If Ontario is to pilot e-scooters, it should have safeguards like your editorial mentioned. We must go further. Ontario shouldn’t run any pilot until and
unless e-scooters’ safety risks are eliminated.
Banning e-scooters from being driven on sidewalks won’t protect us. Such a ban, while needed, is extremely difficult to enforce.
Don’t burden municipalities with cleaning up this mess. Strict provincial rules must ensure our safety.
David Lepofsky, chair, Accessibility for Ontarians with Disabilities Act Alliance, Toronto
The Toronto Star September 10, 2019
Originally posted at https://www.thestar.com/news/gta/2019/09/09/toronto-committee-wants-e-scooters-barred-from-sidewalks.html
City wants e-scooters off sidewalks
Bird CEO argues temporary ban will make launch impossible
The Toronto Star Sept. 10, 2019
Barring e-scooters from city sidewalks, recommended by a city committee on Monday, would make it impossible to introduce the concept to Toronto, according to the CEO of Bird Canada, an e-scooter company hoping to launch here in the spring of 2020.
“If you can’t park them on the sidewalk and you can’t park them on the street, I guess we’re parking them in the air?” Stewart Lyons said.
“I don’t know where we’re parking them. They can’t fly.”
Lyons was speaking after the city’s infrastructure and environment committee passed a motion that would temporarily prevent e-scooters from occupying sidewalks – at least until city staff can come up with a better plan, expected later this year.
Lyons said being able to park e-scooters on some sidewalks is a key part of the e-scooter program.
He said it would be hard to create enough demand if the scooters can’t be made available to customers right where they live and work, arguing that docking stations, such as those used by the current Bike Share Toronto program, wouldn’t be accessible enough.
Currently, users in cities where shared e-scooter programs are in place can locate scooters near them using an app.
Mayor John Tory said he supports the motion, saying it’s meant to preserve the status quo, so Toronto doesn’t have an uncontrolled and undisciplined entry of e-scooters into the market.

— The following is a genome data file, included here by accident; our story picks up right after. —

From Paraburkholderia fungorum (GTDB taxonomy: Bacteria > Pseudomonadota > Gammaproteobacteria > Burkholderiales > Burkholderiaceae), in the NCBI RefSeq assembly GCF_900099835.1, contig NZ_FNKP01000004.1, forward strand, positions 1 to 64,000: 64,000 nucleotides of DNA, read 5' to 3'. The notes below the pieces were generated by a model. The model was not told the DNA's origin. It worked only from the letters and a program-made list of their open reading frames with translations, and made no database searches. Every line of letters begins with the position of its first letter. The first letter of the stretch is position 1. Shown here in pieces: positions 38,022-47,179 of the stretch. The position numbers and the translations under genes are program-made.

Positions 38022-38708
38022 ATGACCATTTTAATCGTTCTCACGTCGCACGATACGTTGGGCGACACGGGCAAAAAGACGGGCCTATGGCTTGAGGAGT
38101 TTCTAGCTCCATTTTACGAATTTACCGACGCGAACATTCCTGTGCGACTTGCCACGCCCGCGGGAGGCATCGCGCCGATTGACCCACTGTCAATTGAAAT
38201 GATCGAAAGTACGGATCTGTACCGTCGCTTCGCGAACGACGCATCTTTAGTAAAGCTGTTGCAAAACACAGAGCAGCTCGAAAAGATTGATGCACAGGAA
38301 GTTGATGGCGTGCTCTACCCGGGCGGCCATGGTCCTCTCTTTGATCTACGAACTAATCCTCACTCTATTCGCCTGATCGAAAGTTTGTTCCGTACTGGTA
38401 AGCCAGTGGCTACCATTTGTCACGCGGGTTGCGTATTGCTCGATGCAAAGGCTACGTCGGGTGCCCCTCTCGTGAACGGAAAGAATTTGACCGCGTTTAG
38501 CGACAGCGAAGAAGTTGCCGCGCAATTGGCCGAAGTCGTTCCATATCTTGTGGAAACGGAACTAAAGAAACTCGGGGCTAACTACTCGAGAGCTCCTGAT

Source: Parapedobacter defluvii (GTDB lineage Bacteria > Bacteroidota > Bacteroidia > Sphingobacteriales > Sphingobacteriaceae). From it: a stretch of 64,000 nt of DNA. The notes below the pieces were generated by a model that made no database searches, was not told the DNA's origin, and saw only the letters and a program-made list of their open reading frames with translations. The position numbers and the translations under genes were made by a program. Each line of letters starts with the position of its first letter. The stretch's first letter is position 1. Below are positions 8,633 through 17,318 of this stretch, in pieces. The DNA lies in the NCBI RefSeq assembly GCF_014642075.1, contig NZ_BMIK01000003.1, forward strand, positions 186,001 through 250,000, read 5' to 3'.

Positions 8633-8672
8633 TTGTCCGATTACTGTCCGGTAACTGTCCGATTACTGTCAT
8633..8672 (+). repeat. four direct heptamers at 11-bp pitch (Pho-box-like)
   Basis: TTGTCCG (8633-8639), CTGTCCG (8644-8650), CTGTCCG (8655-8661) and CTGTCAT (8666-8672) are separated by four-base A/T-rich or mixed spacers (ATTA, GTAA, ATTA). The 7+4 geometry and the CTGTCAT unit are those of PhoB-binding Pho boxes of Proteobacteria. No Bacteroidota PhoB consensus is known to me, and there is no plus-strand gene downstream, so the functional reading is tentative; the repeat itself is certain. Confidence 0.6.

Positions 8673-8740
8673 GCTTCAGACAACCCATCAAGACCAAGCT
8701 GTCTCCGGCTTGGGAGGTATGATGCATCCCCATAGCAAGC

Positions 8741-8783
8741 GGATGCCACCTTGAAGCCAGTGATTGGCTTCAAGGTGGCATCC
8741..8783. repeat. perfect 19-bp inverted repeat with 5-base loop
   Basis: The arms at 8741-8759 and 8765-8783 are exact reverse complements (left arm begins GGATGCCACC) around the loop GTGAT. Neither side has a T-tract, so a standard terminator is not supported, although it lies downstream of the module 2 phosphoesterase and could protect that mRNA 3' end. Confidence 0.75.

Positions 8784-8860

Tory said he is concerned about the safety of scooter use and clutter they may create, adding Toronto has many narrow sidewalks and the city must be careful with regulations controlling their use.
The mayor said he has seen scooters littering sidewalks in Austin, Texas, and has asked mayors from other cities about their experiences with the dockless devices.
“They described it all the way from successful to others who would describe it … as a gong show,” Tory said. “We don’t want any gong shows in Toronto, we don’t want people to have their safety imperiled on sidewalks or elsewhere and we don’t want the city to become cluttered.”
Tory said he personally doesn’t think e-scooters should be allowed to be driven on sidewalks, or left helter-skelter there, but he’ll wait to see what city staff propose.
The fact that e-scooters from companies such as Bird and rival firm Lime have no docking stations has led to problems in some cities, with scooters being littered across sidewalks, thrown into bushes and even into bodies of water.
Lyons said that was a problem in the early days of the program, but it’s mostly been resolved. He said the scooters were being left around because the company was hiring workers on contract who were ditching them instead of relocating them in order to save time.
These days, the company uses a more secure method to collect, charge and redistribute the scooters. The program is active in Edmonton and Calgary and is set to launch in Montreal in a couple of weeks, Lyons said.
“The good thing about Canada starting a little bit later is we have now the lessons learned and now we want to be better …. operators,” Lyons said.
The province intends to release regulations soon concerning the use of e-scooters on roads. But it’s up to the city to police sidewalks.